Lalalala…PKB

Heya!

Today was a great day! I went shopping with two of my best friends, Shu Hui and Kasturi. We were looking for a pair of shoes for Bing Hui, my another best friend, cos its her birthday, in a few more days. Well, i used this opportunity to also buy something for my dear dear mum. Mother’s day is coming soon, on 14th May. And also gifted a name for Kenneth, my classmate and friend. His birthday is coming soon too, on 25th May. It may seem that the date is faraway but i’m really busy this week and every other week. Plus, i have this bio test coming up on thursday. And my 2.4km run after the test. ooohf!! Wow! i feel really stressful at this moment. What should i do? Meditation is hardly helping now, cos there’s no time for meditation at all!!

Everytime i post an entry, i make sure that i also post something about what i’ve learned about cancer research and the advancements in it. This will serve me as a guide in my future. I’m sure it will. Today I read something about how the most important cell-signalling pathway for cell proliferation and survival can horribly go wrong in a cancer cell. Here is the excerpt from the Institute of Cancer Research.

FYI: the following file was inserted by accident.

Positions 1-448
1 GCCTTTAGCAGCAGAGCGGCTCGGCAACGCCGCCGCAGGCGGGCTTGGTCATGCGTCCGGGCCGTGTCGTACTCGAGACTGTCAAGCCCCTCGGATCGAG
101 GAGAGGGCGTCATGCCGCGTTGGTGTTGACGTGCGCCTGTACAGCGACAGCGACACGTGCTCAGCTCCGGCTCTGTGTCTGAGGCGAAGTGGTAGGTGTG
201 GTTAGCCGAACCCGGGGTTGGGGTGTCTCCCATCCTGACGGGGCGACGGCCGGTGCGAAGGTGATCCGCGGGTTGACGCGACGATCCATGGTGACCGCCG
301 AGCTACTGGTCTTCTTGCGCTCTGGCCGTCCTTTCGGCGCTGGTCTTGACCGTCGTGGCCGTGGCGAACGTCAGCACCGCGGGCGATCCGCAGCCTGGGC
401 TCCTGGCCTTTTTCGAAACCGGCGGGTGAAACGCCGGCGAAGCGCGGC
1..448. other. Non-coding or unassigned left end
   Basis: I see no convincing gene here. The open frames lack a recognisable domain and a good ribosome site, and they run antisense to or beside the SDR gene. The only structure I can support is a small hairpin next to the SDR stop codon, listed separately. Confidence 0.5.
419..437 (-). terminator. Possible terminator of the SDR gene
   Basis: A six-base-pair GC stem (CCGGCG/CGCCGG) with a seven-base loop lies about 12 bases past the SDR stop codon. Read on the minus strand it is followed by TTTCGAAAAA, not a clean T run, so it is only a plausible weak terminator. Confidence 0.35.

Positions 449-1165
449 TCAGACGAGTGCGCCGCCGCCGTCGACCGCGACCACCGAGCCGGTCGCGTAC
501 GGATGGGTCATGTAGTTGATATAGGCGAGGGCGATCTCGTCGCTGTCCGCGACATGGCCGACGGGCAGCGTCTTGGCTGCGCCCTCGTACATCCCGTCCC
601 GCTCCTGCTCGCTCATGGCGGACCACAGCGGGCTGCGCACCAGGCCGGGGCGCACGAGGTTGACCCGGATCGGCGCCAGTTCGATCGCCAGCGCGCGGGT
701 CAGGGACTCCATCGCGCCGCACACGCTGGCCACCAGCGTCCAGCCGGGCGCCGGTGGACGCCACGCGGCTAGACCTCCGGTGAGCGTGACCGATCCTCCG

PKB and cyclin D1

The protein PKB (also known as AKT) is part of a signalling pathway in the cell that promotes both cell proliferation and survival. This pathway receives signals from the external environment via a receptor at the cell surface, which then relays the signal to a protein complex known as PI3 kinase. PI3 kinase then produces a chemical, PIP3, that binds to and promotes activation of PKB. Once active, PKB sends signals throughout the cell via interactions with other proteins to promote both proliferation and survival. A key downstream target of PKB is a protein known as cyclin D1, which is an important regulator of cell proliferation and currently is under investigation in our laboratory. PKB acts on proliferation by regulating the amount of cyclin D1 in the cell (Figure 2). When PKB is actively sending signals throughout the cell, the level of cyclin D1 will increase, leading to uncontrolled cell proliferation, as in cancer. When PKB is switched off, the level of cyclin D1 in the cell will decrease and cell proliferation will cease.

In particular, the receptors that relay signals to the PI3 kinase/PKB pathway (see Figure 2) are overexpressed in lung and breast cancer, whilst genetic alterations that cause misregulation of PI3 kinase itself and the chemical messenger it produces have been discovered in colon, breast, prostate and ovarian cancer. PKB is also overexpressed in a number of tumour types.
Overexpression of cyclin D1 is associated with a variety of cancer types and contributes to the development of cancer. For example, overexpression of cyclin D1 has been associated with the development of breast cancer. These discoveries have led us to initiate a major programme to discover and develop inhibitors of PKB for the treatment of cancer.


Yey, today i’ve learned something new!! Tata for now!!

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